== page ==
Something as important as a football stadium should be located where people can get to it in a timely and pleasant manner. People shouldn't have to emit tons of carbon dioxide and other pollutants while idling their cars in parking lot traffic. There are many places in the urban and suburban wastelands where it would "be nuts to try and walk there". That's exactly what we need to change! And all indications are that it will change soon. Meadowlands will soon be abandoned, like the Silver Dome in Pontiac Mi, and replaced with a mote accessible stadium. And people who drive will be just as happy as "carfree folks".

    (Seriously, did you ever hear anybody say they ENJOY the drive to Meadowlands and the parking situation once they arrived?)
    You're in Michigan so maybe you're unaware, but the Giants and Jets are only in their second season in a new multi-billion dollar stadium in the Meadowlands next to the old one, so it's not about to be "soon abandoned." One of the plans of now ex-NYC Mayor Mike Bloomberg way back in his first term was a stadium for the Giants and Jets on the far West Side of Manhattan, but it was resoundingly rejected by the public because they didn't want a football stadium there. The land has since been rezoned and redeveloped for mixed residential and commercial use and the area is Manhattan's next hot spot. The "7" subway line is being extended to the Far West Side to support this development, although the idea was originally floated as a way for people to get to the proposed stadium, which never came to fruition. The city paid for the subway extension, but couldn't persuade the public on a new football stadium.

    There are lots of places that people don't enjoy driving, but they realize that if they drive versus taking mass transit, they're in for a traffic jam. I'm very pro mass transit, but carfree folks have to realize what people will and won't do. Football is a much different sport than baseball and basketball in that stadiums are large and people like tailgaiting before games. And new football stadiums are being developed in suburban areas, not city cores. Football hasn't been played in NYC proper for decades. I wish NYC had been successful in its suit to force the Jets and Giants from using NY in their names. They're as much NY as the Eagles are NJ, even though Philly is minutes from NJ.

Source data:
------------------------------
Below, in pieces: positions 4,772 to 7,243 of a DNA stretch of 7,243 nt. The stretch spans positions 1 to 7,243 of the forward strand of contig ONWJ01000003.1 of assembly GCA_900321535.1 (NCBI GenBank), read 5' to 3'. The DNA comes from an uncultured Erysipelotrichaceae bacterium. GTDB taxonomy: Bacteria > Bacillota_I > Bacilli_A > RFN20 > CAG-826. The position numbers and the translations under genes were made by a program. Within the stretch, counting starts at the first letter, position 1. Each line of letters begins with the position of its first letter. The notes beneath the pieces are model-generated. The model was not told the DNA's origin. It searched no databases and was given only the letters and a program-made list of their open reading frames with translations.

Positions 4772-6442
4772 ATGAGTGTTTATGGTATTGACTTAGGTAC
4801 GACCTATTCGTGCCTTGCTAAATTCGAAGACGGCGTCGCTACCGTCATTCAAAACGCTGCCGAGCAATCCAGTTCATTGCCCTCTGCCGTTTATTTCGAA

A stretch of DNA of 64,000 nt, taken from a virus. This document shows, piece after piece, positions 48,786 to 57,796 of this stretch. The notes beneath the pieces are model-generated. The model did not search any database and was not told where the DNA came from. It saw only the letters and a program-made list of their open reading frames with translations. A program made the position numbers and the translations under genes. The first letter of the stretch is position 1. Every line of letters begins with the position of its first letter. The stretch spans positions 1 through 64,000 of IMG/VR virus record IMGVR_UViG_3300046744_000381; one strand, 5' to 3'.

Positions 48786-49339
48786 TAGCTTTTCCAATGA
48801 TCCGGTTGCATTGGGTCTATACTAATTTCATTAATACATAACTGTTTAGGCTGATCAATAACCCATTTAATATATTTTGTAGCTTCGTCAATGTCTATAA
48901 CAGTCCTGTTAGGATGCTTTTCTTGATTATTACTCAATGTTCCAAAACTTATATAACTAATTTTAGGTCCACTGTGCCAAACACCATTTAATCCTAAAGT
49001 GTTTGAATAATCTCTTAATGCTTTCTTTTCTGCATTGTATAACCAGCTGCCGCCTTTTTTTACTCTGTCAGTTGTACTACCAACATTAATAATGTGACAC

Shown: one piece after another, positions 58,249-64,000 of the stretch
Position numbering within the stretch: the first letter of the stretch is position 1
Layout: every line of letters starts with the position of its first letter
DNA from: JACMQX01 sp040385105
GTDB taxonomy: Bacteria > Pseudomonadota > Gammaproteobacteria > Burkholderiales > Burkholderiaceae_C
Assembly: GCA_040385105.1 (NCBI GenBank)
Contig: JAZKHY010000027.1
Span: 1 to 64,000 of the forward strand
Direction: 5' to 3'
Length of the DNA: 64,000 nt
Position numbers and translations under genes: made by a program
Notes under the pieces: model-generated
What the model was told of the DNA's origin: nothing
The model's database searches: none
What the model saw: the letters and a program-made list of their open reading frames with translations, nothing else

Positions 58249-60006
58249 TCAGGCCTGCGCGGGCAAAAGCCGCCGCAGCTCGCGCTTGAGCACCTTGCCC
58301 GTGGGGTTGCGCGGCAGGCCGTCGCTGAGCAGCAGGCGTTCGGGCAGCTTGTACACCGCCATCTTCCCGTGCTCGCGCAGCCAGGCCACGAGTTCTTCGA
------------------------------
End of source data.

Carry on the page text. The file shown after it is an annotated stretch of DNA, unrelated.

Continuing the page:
14. #114
    Been Around Awhile I-Like-To-Bike's Avatar
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    Quote Originally Posted by cafzali View Post
    I'm very pro mass transit, but carfree folks have to realize what people will and won't do.
    I don't believe that car free people are any more obtuse than most other people; the same cannot necessarily be said for ardent anti-motorist ideologues.

  15. #115
    Senior Member runningDoc's Avatar
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    NYC wanted to win the olympics to be able to make an olympic stadium to later be used for the NYJ/NYG home games.

    you mentioned before about the west side stadium (where the javets center is).. its actually a area with a lot of space that can fit a stadium and some parking lots. the other plan was to make the olympic/nfl stadium in flushing on top of the old shea stadium.

    either way both stadiums would be super accessible by public transport/foot/bike. the flushing queens location probably has the best of both worlds with large parking lots/the 7 train/easy access by foot from corona park (which is still beautiful) and access from major highway easily.

    i think soldier field, where the bears play, is a NFL stadium that is in the city, chicago, and also blends in nicely.